Dating a man with Klinefelter's syndrome
Originally Published: May 30, 2008 - Last Updated / Reviewed On: June 12, 2009
How can I support a man with Klinefelter's syndrome emotionally and physically, that I have just begun dating? He was very blunt and upfront with his condition.
Dear Caring Partner,
You are a very kind and considerate person to think about his needs and how you can be the best partner in this situation.
Learning about Klinefelter's syndrome will help you understand your partner and where he is coming from. Klinefelter's syndrome is a condition that occurs in men as a result of an extra X chromosome (XXY instead of XY). Men with Klinefelter's are commonly infertile. Other traits of XXY men may include breast enlargement (called gynecomastia in men), tall stature, and sparse body hair. See the National Institutes of Health website for more information on Klinefelter's Syndrome.
Some men with Klinefelter's syndrome may use testosterone therapy to foster a more "masculine" appearance. For example, testosterone treatments can increase muscle mass and strength and also promote hair growth. Many men with Klinefelter's also seek out support groups and/or counseling to help deal with some of the psychological issues that can accompany this syndrome. There are websites to help people with Klinefelter's and their loved ones find support groups like the American Association for Klinefelter Syndrome Information and Support and Klinefelter Syndrome Support Group. Couples counseling may also be a good option. Columbia students may contact Counseling and Psychological Services at x4-2878 for either individual or couples counseling.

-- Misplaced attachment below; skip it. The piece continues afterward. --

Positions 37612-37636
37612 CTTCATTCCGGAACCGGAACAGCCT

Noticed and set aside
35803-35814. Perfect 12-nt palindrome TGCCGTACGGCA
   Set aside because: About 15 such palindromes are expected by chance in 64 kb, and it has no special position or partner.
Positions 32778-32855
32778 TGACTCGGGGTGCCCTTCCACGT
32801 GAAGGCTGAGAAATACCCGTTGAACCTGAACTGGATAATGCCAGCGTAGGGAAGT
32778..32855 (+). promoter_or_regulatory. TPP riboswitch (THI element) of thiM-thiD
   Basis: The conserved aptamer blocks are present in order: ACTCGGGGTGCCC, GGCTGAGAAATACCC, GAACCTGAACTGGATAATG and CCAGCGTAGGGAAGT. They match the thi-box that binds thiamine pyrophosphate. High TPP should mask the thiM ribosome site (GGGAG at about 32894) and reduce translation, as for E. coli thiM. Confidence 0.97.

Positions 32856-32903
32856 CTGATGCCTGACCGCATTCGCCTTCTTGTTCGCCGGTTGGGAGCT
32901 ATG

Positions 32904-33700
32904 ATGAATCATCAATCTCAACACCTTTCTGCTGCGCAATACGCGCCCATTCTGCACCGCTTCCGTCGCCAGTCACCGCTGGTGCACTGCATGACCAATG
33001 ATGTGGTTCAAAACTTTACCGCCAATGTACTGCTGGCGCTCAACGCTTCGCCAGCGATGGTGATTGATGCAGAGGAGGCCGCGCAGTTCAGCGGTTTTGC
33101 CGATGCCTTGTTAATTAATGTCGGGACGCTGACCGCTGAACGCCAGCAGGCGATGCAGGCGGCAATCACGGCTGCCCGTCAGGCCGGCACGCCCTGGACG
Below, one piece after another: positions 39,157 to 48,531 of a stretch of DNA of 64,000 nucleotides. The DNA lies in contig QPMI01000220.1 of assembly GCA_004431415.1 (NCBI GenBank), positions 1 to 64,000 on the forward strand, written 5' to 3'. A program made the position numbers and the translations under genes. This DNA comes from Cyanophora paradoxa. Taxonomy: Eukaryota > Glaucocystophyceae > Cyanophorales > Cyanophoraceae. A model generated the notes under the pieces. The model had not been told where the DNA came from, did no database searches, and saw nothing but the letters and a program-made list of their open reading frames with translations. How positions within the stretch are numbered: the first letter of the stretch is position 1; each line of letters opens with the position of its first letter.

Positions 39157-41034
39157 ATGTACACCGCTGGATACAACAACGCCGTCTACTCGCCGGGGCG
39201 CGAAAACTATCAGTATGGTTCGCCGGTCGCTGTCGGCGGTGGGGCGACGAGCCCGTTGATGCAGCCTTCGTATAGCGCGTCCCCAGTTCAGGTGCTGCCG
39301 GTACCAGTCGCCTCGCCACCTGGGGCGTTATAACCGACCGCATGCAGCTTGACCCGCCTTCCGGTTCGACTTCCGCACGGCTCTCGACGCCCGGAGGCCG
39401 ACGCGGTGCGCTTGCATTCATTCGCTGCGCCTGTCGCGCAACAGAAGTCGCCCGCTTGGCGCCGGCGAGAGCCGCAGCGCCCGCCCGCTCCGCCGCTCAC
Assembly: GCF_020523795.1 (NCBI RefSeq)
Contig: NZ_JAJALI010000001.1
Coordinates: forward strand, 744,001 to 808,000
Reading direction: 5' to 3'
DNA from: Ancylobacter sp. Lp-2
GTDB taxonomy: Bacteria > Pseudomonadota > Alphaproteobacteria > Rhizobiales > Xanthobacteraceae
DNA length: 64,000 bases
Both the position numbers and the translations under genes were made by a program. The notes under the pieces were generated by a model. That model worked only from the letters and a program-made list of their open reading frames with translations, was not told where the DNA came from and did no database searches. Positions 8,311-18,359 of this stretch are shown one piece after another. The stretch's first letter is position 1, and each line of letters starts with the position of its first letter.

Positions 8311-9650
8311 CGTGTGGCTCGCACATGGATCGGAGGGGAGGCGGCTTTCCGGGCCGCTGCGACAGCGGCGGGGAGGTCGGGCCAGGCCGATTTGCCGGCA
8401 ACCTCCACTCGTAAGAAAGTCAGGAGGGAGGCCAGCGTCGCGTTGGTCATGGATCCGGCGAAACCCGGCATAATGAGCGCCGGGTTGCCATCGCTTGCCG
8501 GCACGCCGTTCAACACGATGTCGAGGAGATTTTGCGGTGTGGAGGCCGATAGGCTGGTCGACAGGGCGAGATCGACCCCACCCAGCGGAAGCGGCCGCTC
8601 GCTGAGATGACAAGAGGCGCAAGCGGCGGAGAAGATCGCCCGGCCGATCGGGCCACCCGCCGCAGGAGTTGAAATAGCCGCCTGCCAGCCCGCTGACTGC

Being emotionally supportive and open is important. This may mean supporting your partner by being there for him, validating his choices, and accepting his differences. In your case it may mean accepting his treatment choices, being there for him in his decisions and communicating about your feelings. You mention that he was brunt and upfront about his condition — being supportive in this case might mean accepting that this is how he deals with telling people about his condition. Over time you will build up trust and it can become easier to talk about sensitive issues.
Physically supporting your partner is also something you should be open and honest about. Intimacy may take time, and it is important that you communicate your feelings and listen to your partner's needs. He may have been upfront because of the physical effects of Klinefelter's syndrome, and it may be a good idea to take a slow approach to being intimate. The most important thing is that you communicate with one another and do what feels right for you both.